He has forbidden his Governors to pass Laws of immediate and
Fac-simile of Jefferson's Revised
Draft of the Declaration
A Declaration by the Representatives of the UNITED STATES OF AMERICA, in General Congress assembled
When in the course of human events it beermes necey.
for to people to
with another, and to
dissolve the political bands which have connected them with another, and to of to) as dodati hink they bunch theate eparate and equal
the powers of the earth the mall stoportant station to which the laws of nature & of nature's god entitle them, a decent respect to the opinions of mankind requires that they should declare the causes which impel them to the separation
We hold these bruths to be self-evident that all men are
they are endowed by this creator with a created equal, findspondant; that from that equal creation they derive rights; that rights inherent inalienable, among which are the
life liberty, & the pursuit of happiness; that to secure these mines,
-vernments are institited
men, deriving their just powers from
the consent of the governed; that whenever any form of government Should becomes destrective of these ends, it is the right of the people to alles or to abolish it, &to institute new government, laying it's foundation on such principles Vorganising it's powers in such form, as to them shall seem most likely to effect their safety & happiness. predence indeed will dictate that governments long established should not be changed for light & transient causes: and accordingly all expenence hath shewn that mankind are more disposed to suffer white wils are sufferable, than to right themselves by abolishing the forms to which they are accustomed but when a long train of abuses &'usurpations [begun at adistinguished previed 8] pursuing invariably the same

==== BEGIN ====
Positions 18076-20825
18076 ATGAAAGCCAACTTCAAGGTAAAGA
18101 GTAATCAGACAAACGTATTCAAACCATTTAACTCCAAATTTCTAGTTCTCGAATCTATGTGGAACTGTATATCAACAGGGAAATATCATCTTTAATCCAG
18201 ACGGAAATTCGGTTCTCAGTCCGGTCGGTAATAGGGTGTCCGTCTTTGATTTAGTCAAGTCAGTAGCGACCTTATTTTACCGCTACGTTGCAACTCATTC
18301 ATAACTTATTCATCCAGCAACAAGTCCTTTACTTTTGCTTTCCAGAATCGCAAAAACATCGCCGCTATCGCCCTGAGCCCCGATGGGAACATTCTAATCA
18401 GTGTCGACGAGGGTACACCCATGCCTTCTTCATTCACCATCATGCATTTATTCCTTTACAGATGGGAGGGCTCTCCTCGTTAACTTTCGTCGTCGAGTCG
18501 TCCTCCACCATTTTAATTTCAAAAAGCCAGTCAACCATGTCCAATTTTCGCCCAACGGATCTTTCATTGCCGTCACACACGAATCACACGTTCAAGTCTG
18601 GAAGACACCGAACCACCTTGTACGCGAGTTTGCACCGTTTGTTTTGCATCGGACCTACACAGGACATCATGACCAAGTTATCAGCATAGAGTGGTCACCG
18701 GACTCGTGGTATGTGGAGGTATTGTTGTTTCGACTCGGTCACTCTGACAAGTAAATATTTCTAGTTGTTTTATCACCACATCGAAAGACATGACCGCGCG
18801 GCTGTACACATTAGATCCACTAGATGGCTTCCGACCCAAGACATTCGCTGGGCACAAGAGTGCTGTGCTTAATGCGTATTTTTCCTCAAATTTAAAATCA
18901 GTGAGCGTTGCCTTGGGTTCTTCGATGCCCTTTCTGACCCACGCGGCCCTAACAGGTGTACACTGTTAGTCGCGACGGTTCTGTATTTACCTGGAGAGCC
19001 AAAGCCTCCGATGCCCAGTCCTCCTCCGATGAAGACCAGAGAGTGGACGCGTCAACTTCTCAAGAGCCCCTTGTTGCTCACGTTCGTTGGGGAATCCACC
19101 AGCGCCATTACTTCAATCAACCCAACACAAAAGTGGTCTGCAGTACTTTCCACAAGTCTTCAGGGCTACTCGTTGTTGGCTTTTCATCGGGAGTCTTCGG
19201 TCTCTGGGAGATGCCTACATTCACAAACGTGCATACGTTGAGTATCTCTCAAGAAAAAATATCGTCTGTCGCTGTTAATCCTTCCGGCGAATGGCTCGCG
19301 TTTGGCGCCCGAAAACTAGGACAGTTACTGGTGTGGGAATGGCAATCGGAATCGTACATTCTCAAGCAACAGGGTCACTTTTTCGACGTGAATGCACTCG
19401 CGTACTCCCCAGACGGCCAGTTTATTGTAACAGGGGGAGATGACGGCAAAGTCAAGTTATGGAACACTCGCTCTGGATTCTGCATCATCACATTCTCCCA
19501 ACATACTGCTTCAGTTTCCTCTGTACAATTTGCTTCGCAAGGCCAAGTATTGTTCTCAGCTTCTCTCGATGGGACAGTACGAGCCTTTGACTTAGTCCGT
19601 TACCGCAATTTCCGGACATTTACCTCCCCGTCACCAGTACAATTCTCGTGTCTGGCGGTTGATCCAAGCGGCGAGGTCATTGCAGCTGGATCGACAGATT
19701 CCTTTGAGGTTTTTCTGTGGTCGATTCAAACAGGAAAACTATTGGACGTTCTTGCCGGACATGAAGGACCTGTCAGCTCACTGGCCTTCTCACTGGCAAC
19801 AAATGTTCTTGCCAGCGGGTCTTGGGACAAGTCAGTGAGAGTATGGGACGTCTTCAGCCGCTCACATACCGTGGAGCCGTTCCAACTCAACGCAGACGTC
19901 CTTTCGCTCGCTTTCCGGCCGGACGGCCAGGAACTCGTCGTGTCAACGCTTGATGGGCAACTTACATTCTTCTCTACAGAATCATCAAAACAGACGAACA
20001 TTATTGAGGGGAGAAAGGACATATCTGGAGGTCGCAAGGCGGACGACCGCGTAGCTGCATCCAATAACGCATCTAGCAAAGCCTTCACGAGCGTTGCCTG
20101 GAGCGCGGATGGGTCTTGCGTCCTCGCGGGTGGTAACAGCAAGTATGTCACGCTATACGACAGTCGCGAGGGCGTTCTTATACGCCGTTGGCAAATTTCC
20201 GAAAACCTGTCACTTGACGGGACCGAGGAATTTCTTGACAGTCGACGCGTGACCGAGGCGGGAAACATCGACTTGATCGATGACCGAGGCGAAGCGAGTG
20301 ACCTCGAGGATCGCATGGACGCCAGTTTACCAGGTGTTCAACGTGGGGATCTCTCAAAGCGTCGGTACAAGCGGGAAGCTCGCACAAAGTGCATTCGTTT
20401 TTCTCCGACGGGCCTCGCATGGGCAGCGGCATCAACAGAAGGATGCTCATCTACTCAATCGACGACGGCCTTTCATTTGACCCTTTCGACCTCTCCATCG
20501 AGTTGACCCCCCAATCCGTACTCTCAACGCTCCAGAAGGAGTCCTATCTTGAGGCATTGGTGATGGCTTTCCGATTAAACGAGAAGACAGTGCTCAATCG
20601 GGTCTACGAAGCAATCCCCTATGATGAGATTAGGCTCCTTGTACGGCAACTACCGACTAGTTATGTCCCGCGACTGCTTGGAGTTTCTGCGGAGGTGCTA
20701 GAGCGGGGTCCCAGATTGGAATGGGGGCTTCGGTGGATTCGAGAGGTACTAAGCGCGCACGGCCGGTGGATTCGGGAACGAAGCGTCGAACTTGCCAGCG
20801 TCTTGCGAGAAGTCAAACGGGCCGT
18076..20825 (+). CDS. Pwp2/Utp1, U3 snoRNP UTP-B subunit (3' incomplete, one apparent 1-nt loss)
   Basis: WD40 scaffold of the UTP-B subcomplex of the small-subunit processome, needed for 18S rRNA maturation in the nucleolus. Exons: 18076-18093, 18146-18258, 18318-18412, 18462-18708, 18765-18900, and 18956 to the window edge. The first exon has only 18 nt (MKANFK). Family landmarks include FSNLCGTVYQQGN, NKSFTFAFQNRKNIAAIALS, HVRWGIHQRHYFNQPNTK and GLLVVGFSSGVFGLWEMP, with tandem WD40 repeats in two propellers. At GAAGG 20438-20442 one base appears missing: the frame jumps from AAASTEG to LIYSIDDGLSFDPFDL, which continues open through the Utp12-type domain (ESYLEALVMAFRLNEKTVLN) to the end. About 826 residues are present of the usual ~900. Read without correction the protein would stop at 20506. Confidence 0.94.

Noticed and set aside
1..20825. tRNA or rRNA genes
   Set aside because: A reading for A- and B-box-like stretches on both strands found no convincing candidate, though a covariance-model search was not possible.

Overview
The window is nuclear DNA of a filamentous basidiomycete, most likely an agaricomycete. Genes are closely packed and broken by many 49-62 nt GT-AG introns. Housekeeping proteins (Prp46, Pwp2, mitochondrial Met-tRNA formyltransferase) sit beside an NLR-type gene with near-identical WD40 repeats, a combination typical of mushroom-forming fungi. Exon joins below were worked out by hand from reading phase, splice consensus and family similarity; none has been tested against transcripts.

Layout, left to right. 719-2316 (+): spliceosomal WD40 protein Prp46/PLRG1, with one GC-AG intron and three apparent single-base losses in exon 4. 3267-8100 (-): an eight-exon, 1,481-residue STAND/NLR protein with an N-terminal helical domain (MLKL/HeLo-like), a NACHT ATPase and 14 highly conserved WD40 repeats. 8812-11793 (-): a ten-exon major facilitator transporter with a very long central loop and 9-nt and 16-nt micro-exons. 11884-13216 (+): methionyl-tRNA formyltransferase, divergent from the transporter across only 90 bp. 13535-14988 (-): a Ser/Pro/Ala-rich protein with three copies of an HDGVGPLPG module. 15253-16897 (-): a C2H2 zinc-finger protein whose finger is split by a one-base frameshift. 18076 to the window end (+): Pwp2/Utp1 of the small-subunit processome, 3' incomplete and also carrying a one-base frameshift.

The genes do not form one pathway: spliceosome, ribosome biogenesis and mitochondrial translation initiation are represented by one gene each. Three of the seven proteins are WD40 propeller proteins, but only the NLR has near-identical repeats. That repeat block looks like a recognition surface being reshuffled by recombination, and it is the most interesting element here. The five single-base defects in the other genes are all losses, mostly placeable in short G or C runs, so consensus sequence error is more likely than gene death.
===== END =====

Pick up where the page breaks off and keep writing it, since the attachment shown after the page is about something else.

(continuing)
object, evinces a design to radijo reduce absolute Despotion it is their right, it is their duty, to throw off such
ther. tombes, government & to provide new quards for their future security, such has
been the patient sufferance of these colonces, & such is now the necessity which constrains them to [expunge their former systems of government.
the history of his present_wisqunty,
usurpations, [among which appear for any party to contra
uniform tenor of the rest, falt of which [have] in direct object the cstablishment of an absolute tyranny over these states. to prove this, let facts be submitted to a candid world, [ for the truth of which we pledge a faith yot unsullied by falsehood]
he has refused his assent to laws the most wholesome and necessary for the pub -lic good:
he has forbidden his governors to passlaws of immediate & pressing importance,
unless suspended in their operation till his assent should be obtained,
and whenvo suspended, he has neglected stoly to attend to them.
he has refused to press other laws for the accomodation of large districts of people
in the legislature.
imbers those people would relinquish the right of representation, a right
inestimable to them & formidable to tyrants only:
he has called together legislative bodies at places unusual, uncomfortable, & distant from the depository of their public records, for the sole purpose of fatiguing them into compliance
with his measures;
he has dissolved Representative houses repeatedly [& continually for opposing with manly firmness his invasions on the nights of the people:
ed, he has refused for a long opas of time to cause others to be cleared wherely the legislative power, incapable of annihilation, have returned to the people at large for their exercise, the state remaining in the meantime exposed to all the dangers of invasion from without & convrilsions within: he has endeavored to prevent the population of these states; for that purpose dstructing the laws for naturalization of foreigners; refusing to pass others encourage their migrations their migrations hither, & raising the conditions of new ap. -propriations, of lands:
he has suffered the administration of justice [totally to cease in some of these
and amount of their salaries :
he has erected a multitude of. offices [by a self-assumed power] & vent hi-
Legislatures without the consent of our
he has kept among us in times of peace, sanding armies & ships of war] he has affected to render the military, independent of & superior to the civil prower: he has combined with others to subject us to a jurisdiction foreign to our constitu